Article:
Experimental Economics

, Volume 3, Issue 1, pp 11–29

Learning to accept in ultimatum games: Evidence from an experimental design that generates low offers

Authors

  • John A. List
    • Department of EconomicsUniversity of Central Florida
  • Todd L. Cherry
    • Department of EconomicsAppalachian State University
Article

DOI: 10.1007/BF01669205

Cite this article as:
List, J.A. & Cherry, T.L. Exp Econ (2000) 3: 11. doi:10.1007/BF01669205

Abstract

Focusing on responder behavior, we report panel data findings from both low and high stakes ultimatum bargaining games. Whereas Slonim and Roth (1998) find that offers are rejected fairly equally across rounds in both low and high stakes games, we find that learning does take place, but only when there is sufficient money on the table. The disparate results can be reconciled when one considers the added power that our experimental design provides-detecting subtle temporal differences in responder behavior requires a data generation process that induces a significant number of proportionally low offers.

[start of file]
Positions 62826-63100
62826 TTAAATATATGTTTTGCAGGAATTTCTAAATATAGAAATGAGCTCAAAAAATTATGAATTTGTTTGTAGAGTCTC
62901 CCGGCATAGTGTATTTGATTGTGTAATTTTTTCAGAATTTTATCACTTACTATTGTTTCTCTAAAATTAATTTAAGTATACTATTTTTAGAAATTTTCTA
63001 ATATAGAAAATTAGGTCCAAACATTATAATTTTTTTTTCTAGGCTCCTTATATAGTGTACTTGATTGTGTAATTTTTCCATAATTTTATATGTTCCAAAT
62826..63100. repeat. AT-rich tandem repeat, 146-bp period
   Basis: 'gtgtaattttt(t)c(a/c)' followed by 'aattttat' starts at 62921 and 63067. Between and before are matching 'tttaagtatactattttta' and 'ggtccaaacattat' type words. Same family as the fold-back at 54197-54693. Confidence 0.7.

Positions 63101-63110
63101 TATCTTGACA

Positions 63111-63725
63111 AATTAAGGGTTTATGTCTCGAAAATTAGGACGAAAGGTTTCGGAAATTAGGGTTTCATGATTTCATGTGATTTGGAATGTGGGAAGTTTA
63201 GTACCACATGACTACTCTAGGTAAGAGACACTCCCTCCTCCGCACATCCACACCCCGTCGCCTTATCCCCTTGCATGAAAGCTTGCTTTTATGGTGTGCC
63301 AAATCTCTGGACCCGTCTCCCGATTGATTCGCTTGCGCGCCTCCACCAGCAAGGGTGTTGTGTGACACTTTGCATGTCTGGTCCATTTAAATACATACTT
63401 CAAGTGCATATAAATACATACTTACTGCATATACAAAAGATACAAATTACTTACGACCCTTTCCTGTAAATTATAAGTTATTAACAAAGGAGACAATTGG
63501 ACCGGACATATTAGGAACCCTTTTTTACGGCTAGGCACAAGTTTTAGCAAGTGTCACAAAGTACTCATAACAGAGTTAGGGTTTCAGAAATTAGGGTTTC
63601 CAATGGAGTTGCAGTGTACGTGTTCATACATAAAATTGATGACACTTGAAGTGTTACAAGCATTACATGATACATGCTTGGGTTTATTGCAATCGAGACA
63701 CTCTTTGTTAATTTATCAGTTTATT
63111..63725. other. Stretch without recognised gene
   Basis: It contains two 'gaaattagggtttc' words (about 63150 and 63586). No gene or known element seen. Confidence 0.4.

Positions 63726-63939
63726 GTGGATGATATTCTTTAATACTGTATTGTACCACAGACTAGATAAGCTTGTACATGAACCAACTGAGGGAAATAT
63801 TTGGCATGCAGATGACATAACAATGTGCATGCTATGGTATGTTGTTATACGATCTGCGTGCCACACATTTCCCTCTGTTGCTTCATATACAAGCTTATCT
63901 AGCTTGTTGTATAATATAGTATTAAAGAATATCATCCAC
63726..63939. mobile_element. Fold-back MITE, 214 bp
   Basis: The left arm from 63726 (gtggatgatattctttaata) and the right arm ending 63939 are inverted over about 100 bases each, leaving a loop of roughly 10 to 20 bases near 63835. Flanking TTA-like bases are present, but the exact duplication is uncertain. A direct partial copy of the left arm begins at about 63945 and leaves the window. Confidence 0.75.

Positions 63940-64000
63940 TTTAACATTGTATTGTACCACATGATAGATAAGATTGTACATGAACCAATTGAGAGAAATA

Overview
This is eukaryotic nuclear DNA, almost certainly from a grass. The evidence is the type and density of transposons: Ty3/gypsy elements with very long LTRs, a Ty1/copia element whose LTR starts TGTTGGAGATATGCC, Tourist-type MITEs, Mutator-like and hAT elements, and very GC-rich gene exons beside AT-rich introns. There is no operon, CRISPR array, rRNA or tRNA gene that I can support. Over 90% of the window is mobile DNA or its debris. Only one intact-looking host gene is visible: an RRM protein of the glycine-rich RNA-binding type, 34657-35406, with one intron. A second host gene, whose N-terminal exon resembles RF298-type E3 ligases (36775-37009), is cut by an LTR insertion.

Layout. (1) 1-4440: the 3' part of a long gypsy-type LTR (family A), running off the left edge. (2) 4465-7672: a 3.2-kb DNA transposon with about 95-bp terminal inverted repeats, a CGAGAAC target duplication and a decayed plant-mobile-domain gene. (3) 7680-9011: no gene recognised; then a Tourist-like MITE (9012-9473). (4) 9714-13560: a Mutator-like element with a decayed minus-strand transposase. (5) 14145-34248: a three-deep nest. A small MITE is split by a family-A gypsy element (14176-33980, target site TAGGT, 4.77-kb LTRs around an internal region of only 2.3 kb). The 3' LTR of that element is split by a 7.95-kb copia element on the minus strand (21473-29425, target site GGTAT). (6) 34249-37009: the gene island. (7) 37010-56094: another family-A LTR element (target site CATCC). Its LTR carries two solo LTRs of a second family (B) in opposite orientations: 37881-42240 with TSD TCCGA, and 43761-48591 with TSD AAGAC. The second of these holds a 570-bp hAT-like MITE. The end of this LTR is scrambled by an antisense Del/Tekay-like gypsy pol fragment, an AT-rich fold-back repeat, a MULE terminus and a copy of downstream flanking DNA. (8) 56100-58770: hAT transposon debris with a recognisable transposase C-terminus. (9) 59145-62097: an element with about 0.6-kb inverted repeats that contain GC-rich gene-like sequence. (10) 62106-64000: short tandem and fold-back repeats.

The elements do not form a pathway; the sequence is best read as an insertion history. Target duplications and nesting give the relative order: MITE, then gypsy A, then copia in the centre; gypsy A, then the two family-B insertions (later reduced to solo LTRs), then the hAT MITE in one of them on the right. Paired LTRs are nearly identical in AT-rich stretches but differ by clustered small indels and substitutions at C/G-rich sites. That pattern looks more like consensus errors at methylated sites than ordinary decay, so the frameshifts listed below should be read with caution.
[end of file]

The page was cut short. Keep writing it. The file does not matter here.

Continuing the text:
Keywords

bargaining gamesresponder behaviorlearning

JEL Classification

C7C9

Copyright information

© Economic Science Association 2000